The Metro Board of Directors voted against installing quad gates at four intersections along the Metro Gold Line in East Los Angeles, but did approve other recommendations in a study presented on Sept. 22, according to Metro spokesperson Jose Ubaldo, writing for the transportation agency’s “El Pasejero” Spanish language blog.
According to Ubaldo, Metro spent several months using test similulations to determine what impact installing quad gates would have on traffic if installed at each corner of 24 intersections along the Gold Line route through East Los Angeles.
The study also assessed opportunities to increase driver and pedestrian awareness of oncoming trains at those same corners on the light rail route.
While the quad gates are intended to increase safety by acting as physical barriers between the light rail trains and pedestrians and motorists, neither pedestrians nor drivers were enthusiastic about the traffic delays they could potentially cause, particularly along the busy Third Street traffic artery, according to Ubaldo.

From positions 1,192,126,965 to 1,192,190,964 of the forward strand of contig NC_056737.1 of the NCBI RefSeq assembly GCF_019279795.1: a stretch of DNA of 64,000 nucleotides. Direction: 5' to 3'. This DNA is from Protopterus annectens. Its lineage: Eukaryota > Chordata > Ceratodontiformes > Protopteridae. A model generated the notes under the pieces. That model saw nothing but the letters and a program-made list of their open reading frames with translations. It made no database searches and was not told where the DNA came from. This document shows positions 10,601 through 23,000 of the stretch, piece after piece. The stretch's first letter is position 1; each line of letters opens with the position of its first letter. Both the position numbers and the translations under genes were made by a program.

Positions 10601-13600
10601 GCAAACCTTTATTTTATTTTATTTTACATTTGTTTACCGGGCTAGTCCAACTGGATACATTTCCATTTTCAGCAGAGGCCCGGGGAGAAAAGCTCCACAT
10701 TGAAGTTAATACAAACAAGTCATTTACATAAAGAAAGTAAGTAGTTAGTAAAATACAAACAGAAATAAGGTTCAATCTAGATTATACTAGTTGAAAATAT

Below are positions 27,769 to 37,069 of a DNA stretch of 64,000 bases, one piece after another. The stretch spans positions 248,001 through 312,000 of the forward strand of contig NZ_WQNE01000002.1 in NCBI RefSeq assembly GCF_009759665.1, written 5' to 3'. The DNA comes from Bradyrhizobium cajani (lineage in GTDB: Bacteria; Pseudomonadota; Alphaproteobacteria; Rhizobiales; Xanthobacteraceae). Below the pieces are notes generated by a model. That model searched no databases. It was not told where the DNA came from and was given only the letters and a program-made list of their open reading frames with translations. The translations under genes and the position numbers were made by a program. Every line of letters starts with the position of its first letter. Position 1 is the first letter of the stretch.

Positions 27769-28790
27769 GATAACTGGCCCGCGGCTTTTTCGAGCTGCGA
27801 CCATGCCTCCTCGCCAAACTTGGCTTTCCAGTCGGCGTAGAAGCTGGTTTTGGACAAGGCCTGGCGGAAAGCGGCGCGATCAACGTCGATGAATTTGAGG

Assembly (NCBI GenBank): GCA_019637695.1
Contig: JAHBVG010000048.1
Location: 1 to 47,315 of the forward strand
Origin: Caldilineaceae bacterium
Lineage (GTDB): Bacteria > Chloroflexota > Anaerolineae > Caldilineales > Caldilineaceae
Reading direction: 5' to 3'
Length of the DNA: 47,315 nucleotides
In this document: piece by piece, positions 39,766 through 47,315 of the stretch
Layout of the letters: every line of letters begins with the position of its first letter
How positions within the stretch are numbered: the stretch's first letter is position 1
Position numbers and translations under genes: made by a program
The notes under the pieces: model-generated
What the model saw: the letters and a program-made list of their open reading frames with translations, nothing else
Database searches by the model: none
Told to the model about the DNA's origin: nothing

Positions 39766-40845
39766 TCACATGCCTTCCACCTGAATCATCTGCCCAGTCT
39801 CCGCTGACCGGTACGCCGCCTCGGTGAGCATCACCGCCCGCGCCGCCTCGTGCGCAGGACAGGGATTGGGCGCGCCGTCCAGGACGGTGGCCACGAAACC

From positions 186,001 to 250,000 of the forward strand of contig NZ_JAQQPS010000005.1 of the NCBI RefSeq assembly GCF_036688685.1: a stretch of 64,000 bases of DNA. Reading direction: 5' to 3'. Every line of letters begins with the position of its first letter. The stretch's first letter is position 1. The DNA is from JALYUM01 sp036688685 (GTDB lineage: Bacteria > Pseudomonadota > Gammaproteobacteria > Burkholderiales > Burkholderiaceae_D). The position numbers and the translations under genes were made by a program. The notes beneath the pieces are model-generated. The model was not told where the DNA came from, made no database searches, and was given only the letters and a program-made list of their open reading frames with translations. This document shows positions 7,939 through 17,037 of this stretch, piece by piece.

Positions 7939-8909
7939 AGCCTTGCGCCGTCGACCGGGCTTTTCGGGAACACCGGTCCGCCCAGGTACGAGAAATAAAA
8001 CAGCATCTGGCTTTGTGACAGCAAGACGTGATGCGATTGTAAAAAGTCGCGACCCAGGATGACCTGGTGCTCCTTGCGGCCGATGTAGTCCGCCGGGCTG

Based on the results of the analysis, and the comments and feedback received from community groups and coordinating agencies, the board approved the study’s recommendation against having four barriers coming down every time a train passes in any direction.
Instead Metro staff made the following recommendations:
— Have demonstration tests to see if the warning lights embedded in the asphalt at 10 corners increase the awareness of drivers and pedestrians approaching trains.
— Reset the traffic lights at selected corners to deter drivers who make illegal left turns
— Increase signage in strategic locations to deter illegal left tern citations when the train is approaching.